(Chinese Language 250; 4 credits) This course introduces students to more challenging standard Mandarin Chinese language material in order to establish a solid foundation for the use of the language. Students in this course focus on building on past language exposure to improve speaking, listening, reading, and writing skills. Students expand their oral expression abilities by increasing vocabulary, improving understanding of grammar concepts, strengthening pronunciation abilities, focusing on listening comprehension, and building on previously studied Chinese characters. This course introduces new language concepts to allow students to speak about topics pertaining to their daily lives and also focuses on deepening knowledge of Chinese culture and customs. By the end of the semester, students are expected to be able to engage in basic daily conversations, read simple texts, and write for daily needs. In-class activities and course assignments aim to assist students as they develop the ability to appropriately use language and improve proficiency. Out-of-classroom experiences such a field trips and guided interactions with native speakers supplement formal classroom instruction and provide ample opportunities for practical engagement. In addition, language skills gained in this course support students to deepen participation in other program and academic activities such as homestays and the Independent Study Project.
    • CHIN 350: Mandarin III 
      (Chinese Language 350; 4 credits) This course is designed to develop advanced skills in standard Mandarin Chinese language and is intended for students with extensive prior exposure to the language. This course focuses on consolidating linguistic knowledge and development of speaking, listening, reading, and writing skills. Students in this course will develop advanced comprehension of and competence in using spoken Mandarin in a wide-variety of experiences. Grammatical functions will be reviewed and incorporated as they relate to particular communication needs. A mix of communicative and interactive methods are used to develop advanced proficiency and materials are drawn from a variety of media sources and texts. In addition, students develop their understanding of the relationship between the Chinese language and culture. By the end of the semester, students are expected to be able to express sophisticated and nuanced ideas both orally and in writing.  Out-of-classroom experiences such a field trips and guided interactions with native speakers supplement formal classroom instruction and provide ample opportunities for practical engagement. In addition, language skills gained in this course support students to deepen participation in other program and academic activities such as homestays and the Independent Study Project.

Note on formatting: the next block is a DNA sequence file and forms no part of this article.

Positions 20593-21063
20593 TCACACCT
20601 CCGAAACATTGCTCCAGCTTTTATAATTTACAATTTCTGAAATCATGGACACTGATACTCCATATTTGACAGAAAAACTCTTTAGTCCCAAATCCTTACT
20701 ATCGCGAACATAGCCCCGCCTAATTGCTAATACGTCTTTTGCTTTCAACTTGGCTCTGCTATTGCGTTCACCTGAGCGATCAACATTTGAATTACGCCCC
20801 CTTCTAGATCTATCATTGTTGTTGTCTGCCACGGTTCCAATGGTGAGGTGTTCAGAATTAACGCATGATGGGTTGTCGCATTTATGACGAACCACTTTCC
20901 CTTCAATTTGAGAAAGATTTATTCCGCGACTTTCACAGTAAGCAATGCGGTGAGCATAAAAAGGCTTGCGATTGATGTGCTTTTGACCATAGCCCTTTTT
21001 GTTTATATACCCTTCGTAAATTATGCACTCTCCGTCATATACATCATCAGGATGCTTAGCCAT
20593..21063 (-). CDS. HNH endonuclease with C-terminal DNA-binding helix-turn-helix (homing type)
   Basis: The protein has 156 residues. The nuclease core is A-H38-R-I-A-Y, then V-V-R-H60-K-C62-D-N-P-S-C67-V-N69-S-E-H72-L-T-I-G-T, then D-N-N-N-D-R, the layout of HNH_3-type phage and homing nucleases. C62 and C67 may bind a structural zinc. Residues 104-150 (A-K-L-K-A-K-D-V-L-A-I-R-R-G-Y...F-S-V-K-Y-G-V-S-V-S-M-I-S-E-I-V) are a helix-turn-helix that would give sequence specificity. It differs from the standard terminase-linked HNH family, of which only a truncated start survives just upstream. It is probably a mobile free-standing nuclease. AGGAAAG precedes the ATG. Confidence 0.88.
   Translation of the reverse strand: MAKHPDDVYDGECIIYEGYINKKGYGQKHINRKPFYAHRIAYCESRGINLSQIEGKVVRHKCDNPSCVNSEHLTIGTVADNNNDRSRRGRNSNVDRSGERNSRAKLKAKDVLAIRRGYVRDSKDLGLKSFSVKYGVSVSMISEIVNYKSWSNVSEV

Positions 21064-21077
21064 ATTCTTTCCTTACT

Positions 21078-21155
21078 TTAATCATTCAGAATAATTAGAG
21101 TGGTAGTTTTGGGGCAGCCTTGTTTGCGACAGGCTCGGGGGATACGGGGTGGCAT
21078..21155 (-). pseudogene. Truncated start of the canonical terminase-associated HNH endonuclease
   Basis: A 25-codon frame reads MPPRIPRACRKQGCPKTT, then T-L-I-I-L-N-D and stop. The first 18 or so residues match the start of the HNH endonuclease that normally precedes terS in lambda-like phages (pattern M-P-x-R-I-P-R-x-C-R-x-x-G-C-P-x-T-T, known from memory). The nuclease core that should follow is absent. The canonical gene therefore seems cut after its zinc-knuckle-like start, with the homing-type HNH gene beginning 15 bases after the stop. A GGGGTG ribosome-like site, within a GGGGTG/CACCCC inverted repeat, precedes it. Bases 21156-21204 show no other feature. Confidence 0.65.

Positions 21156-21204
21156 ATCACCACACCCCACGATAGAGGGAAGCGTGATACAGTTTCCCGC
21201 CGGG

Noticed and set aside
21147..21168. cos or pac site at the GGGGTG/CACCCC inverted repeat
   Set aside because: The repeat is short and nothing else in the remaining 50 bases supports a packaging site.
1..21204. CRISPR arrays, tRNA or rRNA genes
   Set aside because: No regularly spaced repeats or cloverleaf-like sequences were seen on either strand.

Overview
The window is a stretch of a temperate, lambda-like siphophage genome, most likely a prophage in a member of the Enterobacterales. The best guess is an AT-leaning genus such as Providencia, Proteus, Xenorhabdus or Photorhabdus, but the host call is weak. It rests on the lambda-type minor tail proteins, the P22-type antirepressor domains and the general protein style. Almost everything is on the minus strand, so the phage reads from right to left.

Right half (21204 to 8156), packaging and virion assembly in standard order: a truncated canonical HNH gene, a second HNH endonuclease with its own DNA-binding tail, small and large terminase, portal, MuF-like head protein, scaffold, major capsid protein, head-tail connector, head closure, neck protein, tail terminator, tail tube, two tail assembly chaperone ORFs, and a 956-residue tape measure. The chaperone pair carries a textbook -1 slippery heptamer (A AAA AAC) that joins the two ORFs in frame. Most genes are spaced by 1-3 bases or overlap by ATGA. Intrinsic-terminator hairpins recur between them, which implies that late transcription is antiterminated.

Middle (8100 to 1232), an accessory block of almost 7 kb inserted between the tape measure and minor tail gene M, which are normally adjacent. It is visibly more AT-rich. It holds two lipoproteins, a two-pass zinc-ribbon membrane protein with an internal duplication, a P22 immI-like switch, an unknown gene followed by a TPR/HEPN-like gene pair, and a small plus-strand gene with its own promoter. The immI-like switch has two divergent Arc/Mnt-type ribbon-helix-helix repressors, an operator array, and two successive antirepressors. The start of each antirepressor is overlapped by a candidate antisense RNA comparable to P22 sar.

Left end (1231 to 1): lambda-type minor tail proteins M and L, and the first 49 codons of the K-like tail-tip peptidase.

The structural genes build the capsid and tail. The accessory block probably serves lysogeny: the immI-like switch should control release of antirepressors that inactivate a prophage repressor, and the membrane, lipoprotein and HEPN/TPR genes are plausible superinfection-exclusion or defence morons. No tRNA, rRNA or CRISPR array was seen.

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Program Components

3/5
Comparative Religion

Introduction to Buddhism, Daoism, Islam, Confucianism, Marxism, and Capitalism.

4/5
Development Studies

Minority issues and status, socio-economic issues, health, land-use and environment, tourism, human rights issues, cultural survival.

5/5
Focus of Inquiry: Regional Seminar

Delve into modern history, social history, and vulnerable populations in today's China. Specific topics such as, development of market economy, gender and race studies, civil society, and cultural and environmental preservation are also analyzed in this course.

4/5
Homestay

Participate in a 5 week urban homestay in Kunming and and additional rural homestays in areas such as the lesser-traveled western portion of China.

5/5
Independent Study Project (ISP)

Typical ISP projects include in-depth study of calligraphy, martial arts, traditional Chinese medicine, or the role of women in modern China. This academic course also includes a semi-independent, two week period for students to deepen their Independent Study topic.

5/5
Language Study

Study the Mandarin Chinese language intensively while in an extended homestay environment. In addition to the 60 contact hours, students have additional opportunities for language immersion throughout the program.

2/5
Learning Service

Learn more about the communities we visit by engaging in a small volunteer project in cooperation with Yunnan or Sichuan-based NGOs.

2/5
Rugged Travel

Moderately rugged experiences include extended train and bus travel, village homestays, and limited camping.

2/5
Trekking

Trek in the foothills of Tibetan Plateau and other possible day hikes around the country. Explore the wilderness while travelling through rural areas of China.